Skip to main content
ARS Home » Plains Area » Las Cruces, New Mexico » Range Management Research » Research » Publications at this Location » Publication #338464

Title: Generalizing ecological site concepts of the Colorado Plateau for landscape-level applications

item DUNIWAY, MICHAEL - Us Geological Survey (USGS)
item NAUMAN, TRAVIS - Us Geological Survey (USGS)
item JOHANSON, JAMIN - Natural Resources Conservation Service (NRCS, USDA)
item GREEN, SHANE - Natural Resources Conservation Service (NRCS, USDA)
item MILLER, MARK - National Park Service
item WILLIAMSON, JEB - New Mexico State University
item Bestelmeyer, Brandon

Submitted to: Rangelands
Publication Type: Peer Reviewed Journal
Publication Acceptance Date: 12/10/2016
Publication Date: 12/20/2016
Publication URL:
Citation: Duniway, M., Nauman, T., Johanson, J., Green, S., Miller, M.E., Williamson, J.C., Bestelmeyer, B.T. 2016. Generalizing ecological site concepts of the Colorado Plateau for landscape-level applications. Rangelands. 38:342-349.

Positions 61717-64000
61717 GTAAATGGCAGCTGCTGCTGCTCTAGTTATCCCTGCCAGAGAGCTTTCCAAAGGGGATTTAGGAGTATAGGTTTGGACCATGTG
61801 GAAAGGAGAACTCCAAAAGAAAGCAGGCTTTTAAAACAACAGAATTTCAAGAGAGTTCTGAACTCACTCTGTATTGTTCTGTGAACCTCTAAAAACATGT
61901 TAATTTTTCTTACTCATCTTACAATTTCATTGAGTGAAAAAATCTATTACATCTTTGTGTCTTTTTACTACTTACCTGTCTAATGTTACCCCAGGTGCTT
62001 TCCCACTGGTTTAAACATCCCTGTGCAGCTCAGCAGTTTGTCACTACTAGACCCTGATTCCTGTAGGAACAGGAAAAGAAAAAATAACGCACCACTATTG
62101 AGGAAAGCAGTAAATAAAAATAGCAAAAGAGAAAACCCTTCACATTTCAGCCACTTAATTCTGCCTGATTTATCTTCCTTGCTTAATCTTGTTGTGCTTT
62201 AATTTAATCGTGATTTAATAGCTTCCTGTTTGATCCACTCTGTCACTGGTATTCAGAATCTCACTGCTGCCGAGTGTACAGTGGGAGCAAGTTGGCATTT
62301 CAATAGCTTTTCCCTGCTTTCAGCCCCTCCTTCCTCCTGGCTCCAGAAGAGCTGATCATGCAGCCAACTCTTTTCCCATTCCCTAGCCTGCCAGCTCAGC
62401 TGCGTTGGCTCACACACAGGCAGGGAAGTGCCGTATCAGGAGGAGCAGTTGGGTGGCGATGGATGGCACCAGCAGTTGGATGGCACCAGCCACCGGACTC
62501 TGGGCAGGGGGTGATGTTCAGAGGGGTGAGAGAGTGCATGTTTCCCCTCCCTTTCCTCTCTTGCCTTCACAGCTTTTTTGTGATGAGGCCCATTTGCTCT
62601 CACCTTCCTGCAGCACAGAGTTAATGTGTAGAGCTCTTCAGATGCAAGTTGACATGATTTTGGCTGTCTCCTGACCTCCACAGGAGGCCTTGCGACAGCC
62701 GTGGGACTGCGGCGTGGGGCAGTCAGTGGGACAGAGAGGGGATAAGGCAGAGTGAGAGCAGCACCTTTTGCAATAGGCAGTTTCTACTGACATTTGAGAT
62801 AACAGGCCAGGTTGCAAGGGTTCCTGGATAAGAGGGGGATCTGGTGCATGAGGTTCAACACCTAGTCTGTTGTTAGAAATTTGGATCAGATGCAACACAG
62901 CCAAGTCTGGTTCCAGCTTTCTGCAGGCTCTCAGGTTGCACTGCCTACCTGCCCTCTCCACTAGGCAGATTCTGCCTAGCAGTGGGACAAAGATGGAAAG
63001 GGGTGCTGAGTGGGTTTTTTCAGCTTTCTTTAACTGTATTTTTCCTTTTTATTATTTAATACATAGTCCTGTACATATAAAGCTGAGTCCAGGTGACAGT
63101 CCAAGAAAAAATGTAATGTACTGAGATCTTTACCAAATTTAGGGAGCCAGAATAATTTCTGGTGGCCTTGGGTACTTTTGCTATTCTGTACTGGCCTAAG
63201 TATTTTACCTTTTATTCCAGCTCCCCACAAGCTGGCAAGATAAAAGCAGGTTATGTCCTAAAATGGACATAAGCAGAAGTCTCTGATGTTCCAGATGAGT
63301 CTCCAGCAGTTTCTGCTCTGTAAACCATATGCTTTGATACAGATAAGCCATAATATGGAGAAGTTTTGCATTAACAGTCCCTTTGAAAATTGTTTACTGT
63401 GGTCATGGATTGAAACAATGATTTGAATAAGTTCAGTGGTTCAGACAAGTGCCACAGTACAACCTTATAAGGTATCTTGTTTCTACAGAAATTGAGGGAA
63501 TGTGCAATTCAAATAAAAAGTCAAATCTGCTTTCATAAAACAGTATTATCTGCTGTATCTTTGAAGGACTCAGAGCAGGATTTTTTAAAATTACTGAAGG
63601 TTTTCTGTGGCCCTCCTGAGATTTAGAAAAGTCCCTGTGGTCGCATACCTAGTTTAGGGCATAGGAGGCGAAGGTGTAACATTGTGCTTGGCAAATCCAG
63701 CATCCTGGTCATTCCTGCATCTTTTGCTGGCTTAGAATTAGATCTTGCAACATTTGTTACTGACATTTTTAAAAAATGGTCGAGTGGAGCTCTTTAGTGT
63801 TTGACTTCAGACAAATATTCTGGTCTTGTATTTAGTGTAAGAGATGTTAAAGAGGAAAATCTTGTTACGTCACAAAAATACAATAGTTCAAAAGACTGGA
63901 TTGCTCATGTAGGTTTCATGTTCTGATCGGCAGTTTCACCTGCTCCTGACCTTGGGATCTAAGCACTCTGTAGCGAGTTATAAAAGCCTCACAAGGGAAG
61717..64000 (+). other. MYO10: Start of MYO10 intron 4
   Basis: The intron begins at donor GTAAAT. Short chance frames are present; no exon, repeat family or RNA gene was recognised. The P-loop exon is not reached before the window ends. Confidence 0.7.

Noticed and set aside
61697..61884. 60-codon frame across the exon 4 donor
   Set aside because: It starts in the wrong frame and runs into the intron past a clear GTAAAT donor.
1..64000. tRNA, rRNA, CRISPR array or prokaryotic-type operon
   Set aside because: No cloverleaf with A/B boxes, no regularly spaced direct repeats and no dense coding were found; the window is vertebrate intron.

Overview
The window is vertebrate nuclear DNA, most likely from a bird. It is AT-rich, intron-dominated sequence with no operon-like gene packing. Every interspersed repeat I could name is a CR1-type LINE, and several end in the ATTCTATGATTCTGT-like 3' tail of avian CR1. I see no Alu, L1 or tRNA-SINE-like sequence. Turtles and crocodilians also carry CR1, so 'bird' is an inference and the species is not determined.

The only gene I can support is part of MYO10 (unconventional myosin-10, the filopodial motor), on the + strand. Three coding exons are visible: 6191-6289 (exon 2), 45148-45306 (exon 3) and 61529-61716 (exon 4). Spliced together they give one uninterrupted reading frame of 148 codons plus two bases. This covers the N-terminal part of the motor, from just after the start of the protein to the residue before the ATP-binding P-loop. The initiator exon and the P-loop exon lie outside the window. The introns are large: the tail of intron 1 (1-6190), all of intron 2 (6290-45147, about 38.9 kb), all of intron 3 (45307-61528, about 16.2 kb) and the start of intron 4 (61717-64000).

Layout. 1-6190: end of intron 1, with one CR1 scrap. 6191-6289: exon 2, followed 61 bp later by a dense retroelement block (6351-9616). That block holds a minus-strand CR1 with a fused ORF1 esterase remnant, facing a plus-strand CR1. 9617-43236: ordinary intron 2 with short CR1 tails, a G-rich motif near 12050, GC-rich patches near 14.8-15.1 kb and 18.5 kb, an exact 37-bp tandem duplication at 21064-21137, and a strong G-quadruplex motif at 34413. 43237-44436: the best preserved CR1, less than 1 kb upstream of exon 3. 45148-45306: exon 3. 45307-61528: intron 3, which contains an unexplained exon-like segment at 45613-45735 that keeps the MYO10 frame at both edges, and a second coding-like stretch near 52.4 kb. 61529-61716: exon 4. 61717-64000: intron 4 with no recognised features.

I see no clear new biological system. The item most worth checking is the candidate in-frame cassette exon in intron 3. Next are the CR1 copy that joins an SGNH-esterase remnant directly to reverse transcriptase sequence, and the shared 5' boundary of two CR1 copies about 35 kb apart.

Interpretive Summary: Numerous ecological site descriptions in the southern Utah portion of the Colorado Plateau can be difficult to navigate, so we held a workshop aimed at adding value and functionality to the current ecological site system. We created new groups of ecological sites and drafted state-and-transition models for these new groups. We were able to distill the current large number of ecological sites in the study area (ca. 150) into eight ecological site groups that capture important variability in ecosystem dynamics. Several inventory and monitoring programs and landscape scale planning actions will likely benefit from more generalized ecological site group concepts.

Technical Abstract: The Colorado Plateau is an iconic landscape of the American West— containing dozens of national parks, monuments, historic sites, and several UNESCO World Heritage Sites— including some of the Nation’ s most recognizable landmarks, such as the Grand Canyon and the Arches National Park. The concentration of outdoor destinations has led to a rapid increase in recreational tourism on the Plateau— visitation to the Arches National Park has nearly doubled over the last 15 years. Energy development (mostly oil and gas) has also accelerated in recent years, with a threefold increase in drilling rates in Utah between 2000 and 2008. Agriculture has been an important activity in the region from the prehistoric ages to modern times, with irrigated agriculture carried out in locations with suitable soils and water and domestic livestock grazing (primarily cattle) occurring across the majority of the region. Management of these co-occurring land uses are complicated by forecasts of a more arid and variable climate in the southwestern United States.